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By the end of the century, almost enough rail track to encircle the world covered this small island, altering the nature of travel for ever and contributing to the industrial revolution.

This sentence is taken from a test question, I cannot understand why after the comma in the beginning of sentence there is not any verb. I mean it needs something like this. (There has been built almost enough rail track to encircle....)

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    Almost enough rail track to encircle the world is a noun phrase, the subject of the main clause verb covered. – StoneyB Oct 9 '17 at 15:54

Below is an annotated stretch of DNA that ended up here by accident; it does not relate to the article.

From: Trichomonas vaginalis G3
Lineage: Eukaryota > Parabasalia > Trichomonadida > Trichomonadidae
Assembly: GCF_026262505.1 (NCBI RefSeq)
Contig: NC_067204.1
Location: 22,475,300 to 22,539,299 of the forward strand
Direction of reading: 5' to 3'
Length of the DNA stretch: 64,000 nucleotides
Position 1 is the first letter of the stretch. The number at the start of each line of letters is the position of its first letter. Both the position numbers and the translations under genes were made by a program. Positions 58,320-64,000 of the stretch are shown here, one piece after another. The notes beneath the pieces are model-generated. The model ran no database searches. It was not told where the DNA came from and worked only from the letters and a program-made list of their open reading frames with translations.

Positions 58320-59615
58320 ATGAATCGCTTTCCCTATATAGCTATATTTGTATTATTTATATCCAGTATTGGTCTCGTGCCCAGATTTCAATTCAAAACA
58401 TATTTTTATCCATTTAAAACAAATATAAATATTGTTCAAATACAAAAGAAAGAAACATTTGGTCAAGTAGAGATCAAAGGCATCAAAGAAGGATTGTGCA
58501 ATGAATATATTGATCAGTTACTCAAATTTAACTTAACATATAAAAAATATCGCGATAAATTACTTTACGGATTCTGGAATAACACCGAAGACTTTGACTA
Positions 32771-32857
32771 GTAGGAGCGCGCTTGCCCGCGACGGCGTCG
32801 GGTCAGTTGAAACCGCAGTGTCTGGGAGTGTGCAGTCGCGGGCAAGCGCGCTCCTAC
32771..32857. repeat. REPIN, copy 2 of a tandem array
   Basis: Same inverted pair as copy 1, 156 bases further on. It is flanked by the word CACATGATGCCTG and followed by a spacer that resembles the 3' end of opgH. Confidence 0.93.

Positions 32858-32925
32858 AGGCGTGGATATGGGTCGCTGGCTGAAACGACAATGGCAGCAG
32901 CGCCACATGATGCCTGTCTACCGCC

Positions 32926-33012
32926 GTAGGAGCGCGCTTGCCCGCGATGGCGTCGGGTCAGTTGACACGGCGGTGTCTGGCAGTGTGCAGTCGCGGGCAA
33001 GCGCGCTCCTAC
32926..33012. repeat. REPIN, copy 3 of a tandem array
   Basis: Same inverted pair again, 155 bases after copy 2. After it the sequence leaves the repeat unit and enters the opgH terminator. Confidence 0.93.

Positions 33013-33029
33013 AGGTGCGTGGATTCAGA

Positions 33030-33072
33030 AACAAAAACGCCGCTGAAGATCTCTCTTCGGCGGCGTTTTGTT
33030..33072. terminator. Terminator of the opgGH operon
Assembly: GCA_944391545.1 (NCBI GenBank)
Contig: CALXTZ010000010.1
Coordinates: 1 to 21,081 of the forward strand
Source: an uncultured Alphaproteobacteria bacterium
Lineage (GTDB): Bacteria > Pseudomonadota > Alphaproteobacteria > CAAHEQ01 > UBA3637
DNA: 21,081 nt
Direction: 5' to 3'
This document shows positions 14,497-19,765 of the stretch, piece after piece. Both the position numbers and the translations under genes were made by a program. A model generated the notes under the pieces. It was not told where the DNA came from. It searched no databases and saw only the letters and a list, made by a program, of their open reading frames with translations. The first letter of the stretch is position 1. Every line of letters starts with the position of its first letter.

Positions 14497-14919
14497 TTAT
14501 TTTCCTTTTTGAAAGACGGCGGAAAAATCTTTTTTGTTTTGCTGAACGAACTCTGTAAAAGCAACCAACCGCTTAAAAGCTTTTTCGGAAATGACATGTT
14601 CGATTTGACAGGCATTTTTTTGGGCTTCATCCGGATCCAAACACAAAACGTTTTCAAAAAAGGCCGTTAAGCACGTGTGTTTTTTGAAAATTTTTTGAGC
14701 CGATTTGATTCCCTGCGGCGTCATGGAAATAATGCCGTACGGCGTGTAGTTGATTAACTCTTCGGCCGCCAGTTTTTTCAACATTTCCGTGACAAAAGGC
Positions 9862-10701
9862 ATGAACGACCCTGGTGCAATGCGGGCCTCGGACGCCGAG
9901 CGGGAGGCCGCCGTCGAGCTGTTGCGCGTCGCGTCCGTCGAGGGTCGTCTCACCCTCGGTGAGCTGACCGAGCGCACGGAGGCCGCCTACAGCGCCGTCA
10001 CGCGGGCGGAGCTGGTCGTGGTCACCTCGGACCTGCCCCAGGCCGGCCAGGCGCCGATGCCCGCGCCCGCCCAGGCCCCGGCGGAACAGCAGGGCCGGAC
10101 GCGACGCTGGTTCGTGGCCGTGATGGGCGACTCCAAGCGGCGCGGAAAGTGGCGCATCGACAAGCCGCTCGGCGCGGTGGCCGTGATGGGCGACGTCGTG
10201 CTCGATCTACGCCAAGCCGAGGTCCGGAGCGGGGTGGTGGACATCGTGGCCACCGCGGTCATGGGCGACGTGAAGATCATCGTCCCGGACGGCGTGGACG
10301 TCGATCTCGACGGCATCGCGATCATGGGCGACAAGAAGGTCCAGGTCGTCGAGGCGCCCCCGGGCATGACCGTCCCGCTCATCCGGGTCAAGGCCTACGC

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You're not parsing the sentence correctly. What you have bolded is only part of the sentence, it's not a subclause.

"almost enough rail track to encircle" is not correctly delimited.

Notice the similar structure with an example sentence:

[The table cloth] covered [the table].

[Almost enough rail track to encircle the world] covered [this small island].

"Covered" is the verb you're looking for. Everything that comes before it is a noun phrase, which is being used (as a whole) as the subject of the sentence.

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